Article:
AI Systems Predict the Course of Macular Degeneration


Two new artificial intelligence programs can predict which eyes are most likely to develop the most severe forms of age-related macular degeneration (AMD), according to their creators.

If validated with clinical trials, the programs could help clinicians identify the eyes they need to follow most closely so they can begin treatment promptly, or even prescribe prophylaxis. And they might be used to accelerate research.

“This is a great first step,” Michael Boland, MD, PhD, director of information technology at the Wilmer Eye Institute of the Johns Hopkins School of Medicine in Baltimore, Maryland, told Medscape Medical News. “This is the exact kind of task that the algorithms are likely to be good at.” Boland was not involved in either study.

The Age-Related Eye Disease Study (AREDS) formulation of antioxidants and vitamins can slow the progress of AMD in general, and early treatment with anti-vascular endothelial growth factor (VEGF) drugs is often effective in preserving vision in the wet form of the disease.

But prescribing the AREDS formulation for everyone would be expensive and potentially dangerous, and not enough retinal specialists and equipment are available to screen everyone’s eyes. It is time consuming even to closely monitor those eyes that meet the current criteria for follow-up.

The new programs tackle different aspects of these problems. Researchers at London, England, research institutes and the Google-affiliated DeepMind project focused on the fellow eyes of eyes already diagnosed with wet AMD. Jason Yim, from DeepMind; Reena Chopra, from DeepMind, NIHR Biomedical Research Centre at Moorfields Eye Hospital, and University College London (UCL) Institute of Ophthalmology, all in London; and colleagues report their findings in an article published online May 18 in Nature Medicine.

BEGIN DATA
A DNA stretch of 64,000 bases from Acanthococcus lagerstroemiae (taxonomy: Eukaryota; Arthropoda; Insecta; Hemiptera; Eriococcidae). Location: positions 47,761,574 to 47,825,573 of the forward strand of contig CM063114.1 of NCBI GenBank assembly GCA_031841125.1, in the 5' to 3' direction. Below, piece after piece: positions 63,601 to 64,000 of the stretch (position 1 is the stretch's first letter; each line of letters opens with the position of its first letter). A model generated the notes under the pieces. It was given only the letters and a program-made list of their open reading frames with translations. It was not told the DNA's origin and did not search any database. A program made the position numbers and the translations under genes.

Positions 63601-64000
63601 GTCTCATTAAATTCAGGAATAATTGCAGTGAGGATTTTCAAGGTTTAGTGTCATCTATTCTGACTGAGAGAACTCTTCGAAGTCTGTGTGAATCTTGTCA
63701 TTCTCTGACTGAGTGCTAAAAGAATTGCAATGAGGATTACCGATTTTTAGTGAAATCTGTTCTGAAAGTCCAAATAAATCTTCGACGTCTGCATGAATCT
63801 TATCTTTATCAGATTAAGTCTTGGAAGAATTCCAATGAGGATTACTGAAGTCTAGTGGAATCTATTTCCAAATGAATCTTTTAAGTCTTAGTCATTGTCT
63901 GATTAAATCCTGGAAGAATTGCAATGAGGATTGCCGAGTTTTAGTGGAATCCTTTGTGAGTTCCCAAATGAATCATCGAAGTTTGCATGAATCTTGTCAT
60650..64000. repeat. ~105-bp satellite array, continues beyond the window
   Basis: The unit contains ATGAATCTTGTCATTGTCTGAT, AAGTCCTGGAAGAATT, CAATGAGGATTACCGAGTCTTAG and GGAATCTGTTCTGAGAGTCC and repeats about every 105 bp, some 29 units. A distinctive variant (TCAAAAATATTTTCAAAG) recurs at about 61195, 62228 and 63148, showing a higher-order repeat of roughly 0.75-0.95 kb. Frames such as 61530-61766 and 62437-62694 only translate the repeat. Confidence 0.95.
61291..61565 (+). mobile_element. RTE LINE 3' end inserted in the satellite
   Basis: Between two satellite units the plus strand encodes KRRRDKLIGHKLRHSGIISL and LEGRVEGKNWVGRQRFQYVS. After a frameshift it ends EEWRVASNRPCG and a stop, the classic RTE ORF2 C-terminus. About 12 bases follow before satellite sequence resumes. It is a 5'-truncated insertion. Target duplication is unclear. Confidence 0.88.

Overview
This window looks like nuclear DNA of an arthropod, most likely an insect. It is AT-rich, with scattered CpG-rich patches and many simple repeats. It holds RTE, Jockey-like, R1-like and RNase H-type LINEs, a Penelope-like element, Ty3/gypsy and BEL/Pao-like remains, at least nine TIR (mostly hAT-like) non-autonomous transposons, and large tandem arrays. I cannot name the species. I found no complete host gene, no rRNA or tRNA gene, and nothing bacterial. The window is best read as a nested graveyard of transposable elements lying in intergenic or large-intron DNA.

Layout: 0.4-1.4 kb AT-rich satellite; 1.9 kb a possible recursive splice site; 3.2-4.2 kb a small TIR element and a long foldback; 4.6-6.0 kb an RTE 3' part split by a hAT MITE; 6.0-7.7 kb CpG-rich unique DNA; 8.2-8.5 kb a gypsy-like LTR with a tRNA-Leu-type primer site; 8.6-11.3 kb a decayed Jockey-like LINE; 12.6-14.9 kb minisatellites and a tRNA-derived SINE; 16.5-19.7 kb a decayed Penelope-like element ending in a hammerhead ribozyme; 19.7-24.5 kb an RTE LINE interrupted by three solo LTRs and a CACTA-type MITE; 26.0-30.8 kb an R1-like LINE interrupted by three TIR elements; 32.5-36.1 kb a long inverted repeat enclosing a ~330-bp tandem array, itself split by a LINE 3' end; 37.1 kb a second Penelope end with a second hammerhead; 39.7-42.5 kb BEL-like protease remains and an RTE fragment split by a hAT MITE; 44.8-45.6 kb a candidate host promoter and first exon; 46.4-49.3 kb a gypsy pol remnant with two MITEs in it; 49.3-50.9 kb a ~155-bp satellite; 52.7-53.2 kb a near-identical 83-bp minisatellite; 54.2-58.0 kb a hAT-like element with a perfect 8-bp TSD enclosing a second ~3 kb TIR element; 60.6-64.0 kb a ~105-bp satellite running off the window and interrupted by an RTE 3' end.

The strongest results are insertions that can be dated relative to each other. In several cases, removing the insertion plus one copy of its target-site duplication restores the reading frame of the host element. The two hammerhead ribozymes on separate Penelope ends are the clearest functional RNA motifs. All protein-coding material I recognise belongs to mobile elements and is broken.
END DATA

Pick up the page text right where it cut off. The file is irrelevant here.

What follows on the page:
Many patients with wet AMD in one eye rely on clear vision in the fellow eye. Twenty percent of fellow eyes in turn develop the same condition, sharply limiting the daily activities of these patients, the researchers note. Treatment with anti-VEGF drugs is most effective if begun promptly after the wet AMD begins. But monitoring requires the use of optical coherence tomography (OCT), which is difficult to do frequently.

“Could we identify the fate of the good eye in a clinically actionable time frame?” wondered coauthor Pearse Keane, MD, MSc, an associate professor of ophthalmology and brain sciences at UCL.

To answer that question, the researchers turned to the hottest area of artificial intelligence: deep learning, in which computers simulate the neural networks of the human mind, searching for subtle but important patterns in datasets.

Keane, Chopra, and colleagues used a dataset of OCT scans conducted of 2795 patients at multiple times. They applied deep learning to train the computer in two ways.

First, they programmed the computer to identify anatomical features in the scans such as drusen volume, geographic atrophy, and hyper-reflective foci, and to look for correlations between these features at various stages and the development of wet AMD.

Second, they programmed the computer to look at raw data from the scans, identifying new patterns in the voxels that correlate to development of wet AMD.

Finally, they merged the results of these two processes into one program and tested whether it could predict conversion to wet AMD. The program could predict the conversion of most eyes, but it sometimes made mistakes. The researchers tested two settings: one calibrated to identify the largest proportion of the eyes that would convert within 6 months, the other calibrated to minimize the number of errors during that period.

In the first setting, the system achieved a true positive rate of 78% and a false positive rate of 56%. In the second setting, it attained a true positive rate of 41% and a false positive rate of 17%.